Last week I got a bad review. A very bad review.
I know what you’re thinking, “I bet it wasn’t that bad“, “i bet you startled them with you linguistic ability, surprised them with wit and poignancy“, maybe, just maybe you’re thinking, “I bet he’s being modest and at worst it is a mixed review“. But no, you’d be wrong it was a terrible review.
It was for the touring show I wrote, and despite 5 reviews that raved about the show (and 1 mixed review) it was the 1 terrible review that I decided to focus on, for an entire weekend.
It was a strange mix of emotions i experienced at first – anger, hate, disgust, more anger, a desire for revenge. I researched the reviewer, found out about him, read his other reviews, followed him on twitter, desperate to find some flaws to destroy him and his idiotic views.
The problem is that I found myself not minding him the more I read. His other reviews were well written and I agreed largely with them, his twitter told of his displeasure of having to write a negative review (he didn’t enjoy writing it) but how he felt it was his duty to be honest and give a true opinion rather than sugar coat it. It was strange but after a mere 19 hours I started to feel okay about it.
He didn’t connect with the show emotionally like the other reviewers, and he found the writing particularly poor – but that was his opinion. Some of his points I actually agreed with. Don’t get me wrong I think his view was in the vast minority – we’ve had people crying at the end of the show as its effected them – but his view was still valid. You can’t accept the positive reviews and ignore the negative – you have to listen and ignore them all equally. Alan Ayckbourn wrote that you very rarely get what you deserve – people are either too nice or too nasty. I think maybe it’s impossible to give an exact review of a show – it’s just an opinion – those 7 reviews represent 7 out of 280 people – 2.5% of the crowd – who knows who is right with that sort of statistical analysis.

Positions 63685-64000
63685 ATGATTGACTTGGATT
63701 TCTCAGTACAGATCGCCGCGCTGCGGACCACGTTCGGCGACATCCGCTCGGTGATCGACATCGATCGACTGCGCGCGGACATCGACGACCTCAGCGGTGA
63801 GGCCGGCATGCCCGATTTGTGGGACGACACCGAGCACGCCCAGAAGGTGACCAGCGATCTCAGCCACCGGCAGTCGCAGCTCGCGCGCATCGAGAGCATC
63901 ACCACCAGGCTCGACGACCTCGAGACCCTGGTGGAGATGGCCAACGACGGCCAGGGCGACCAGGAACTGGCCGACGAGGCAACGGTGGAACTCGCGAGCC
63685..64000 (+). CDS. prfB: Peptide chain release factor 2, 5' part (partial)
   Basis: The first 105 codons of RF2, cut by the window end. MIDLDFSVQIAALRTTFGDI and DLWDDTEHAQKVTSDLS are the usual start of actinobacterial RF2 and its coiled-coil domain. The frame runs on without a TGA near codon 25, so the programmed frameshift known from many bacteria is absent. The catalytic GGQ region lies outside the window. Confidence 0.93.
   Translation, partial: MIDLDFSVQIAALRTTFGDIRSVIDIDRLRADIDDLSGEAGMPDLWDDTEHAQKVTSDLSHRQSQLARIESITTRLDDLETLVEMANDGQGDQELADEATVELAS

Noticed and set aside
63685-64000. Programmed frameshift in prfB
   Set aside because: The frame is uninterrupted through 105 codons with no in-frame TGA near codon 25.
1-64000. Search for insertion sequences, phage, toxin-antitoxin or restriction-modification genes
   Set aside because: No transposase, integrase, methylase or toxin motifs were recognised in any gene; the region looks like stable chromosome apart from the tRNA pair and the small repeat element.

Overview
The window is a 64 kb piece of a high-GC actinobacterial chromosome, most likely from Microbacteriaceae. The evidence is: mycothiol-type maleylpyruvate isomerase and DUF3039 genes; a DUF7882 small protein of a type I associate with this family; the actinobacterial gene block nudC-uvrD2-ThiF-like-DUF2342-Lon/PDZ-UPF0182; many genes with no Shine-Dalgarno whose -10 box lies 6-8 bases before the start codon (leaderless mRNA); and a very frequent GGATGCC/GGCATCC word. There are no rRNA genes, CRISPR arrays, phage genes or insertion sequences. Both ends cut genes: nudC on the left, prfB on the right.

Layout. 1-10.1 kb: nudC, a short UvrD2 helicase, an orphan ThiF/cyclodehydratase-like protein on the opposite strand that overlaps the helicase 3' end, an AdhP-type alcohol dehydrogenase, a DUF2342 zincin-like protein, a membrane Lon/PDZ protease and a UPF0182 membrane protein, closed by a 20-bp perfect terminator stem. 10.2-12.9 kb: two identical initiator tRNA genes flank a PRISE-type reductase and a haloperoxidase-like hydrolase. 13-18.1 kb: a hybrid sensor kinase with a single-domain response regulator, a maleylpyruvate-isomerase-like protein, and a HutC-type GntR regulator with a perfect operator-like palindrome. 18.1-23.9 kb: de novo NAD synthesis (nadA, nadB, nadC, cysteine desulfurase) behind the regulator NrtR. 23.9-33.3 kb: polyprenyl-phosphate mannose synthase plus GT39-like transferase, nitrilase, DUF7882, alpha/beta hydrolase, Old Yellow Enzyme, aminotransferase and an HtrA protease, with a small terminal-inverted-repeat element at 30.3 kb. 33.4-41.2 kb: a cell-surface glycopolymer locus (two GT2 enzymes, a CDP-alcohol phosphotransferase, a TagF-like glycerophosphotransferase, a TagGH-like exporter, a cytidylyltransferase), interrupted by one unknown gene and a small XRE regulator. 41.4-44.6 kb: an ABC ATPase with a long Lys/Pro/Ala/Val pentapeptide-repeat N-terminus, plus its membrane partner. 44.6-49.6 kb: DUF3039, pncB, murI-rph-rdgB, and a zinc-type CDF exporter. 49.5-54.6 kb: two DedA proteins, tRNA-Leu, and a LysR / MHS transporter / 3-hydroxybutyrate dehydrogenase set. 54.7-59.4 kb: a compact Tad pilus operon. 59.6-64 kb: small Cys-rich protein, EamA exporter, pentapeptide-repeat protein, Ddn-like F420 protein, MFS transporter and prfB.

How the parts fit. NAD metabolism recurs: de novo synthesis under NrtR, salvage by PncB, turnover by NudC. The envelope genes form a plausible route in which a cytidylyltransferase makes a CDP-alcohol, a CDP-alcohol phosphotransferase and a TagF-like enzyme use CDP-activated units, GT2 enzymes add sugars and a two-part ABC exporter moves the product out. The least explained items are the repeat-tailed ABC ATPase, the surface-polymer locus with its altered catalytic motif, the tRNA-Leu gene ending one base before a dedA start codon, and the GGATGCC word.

Anyway. I had this review and I felt awful, couldn’t write all weekend (or do anything, I was being a dick.) but I started to get an idea for a show – about me being taken down a notch in life. I’ve done 26 stand up gigs now and I enjoy it but the travelling and lifestyle I’m not sure about – I’m also not sure I accept the convention of building up 5min, 10min, 20min, open, middle, headline, Edinburgh show. I think it’s great for developing skills, but it really depends on what kind of show you want to do. I don’t want to do an out and out comedy show, I’d like to write a poignant one-man show, with projection that’s sweet and witty and maybe not even funny.
So I started writing – or recording – I find it easier recording my ideas and then looking back on them to see what they’re like. The general idea is that it’ll be me talking about having received 5 letters over the course of a week, 5 letters that make me reevaluate how I think about myself and which inspire me to make a change, a big change.
Here’s the first bit I recorded, it’s very rough and ready and largely improvised from notes – there would be projection (to help my memory and the structure), possibly some graphs (aka Dave Gorman – but not used at a measure of quest success), probably some deconstruction of what’s happening, maybe some read bits, a bit where people might cry and ending with a song…
Ambitious? Yes. Foolhardy? Yes. Completely unprepared for this? Yes.
Please let me know what you think? If enough people watch and enjoy this I’ll record the next five mins and keep putting them up in installments!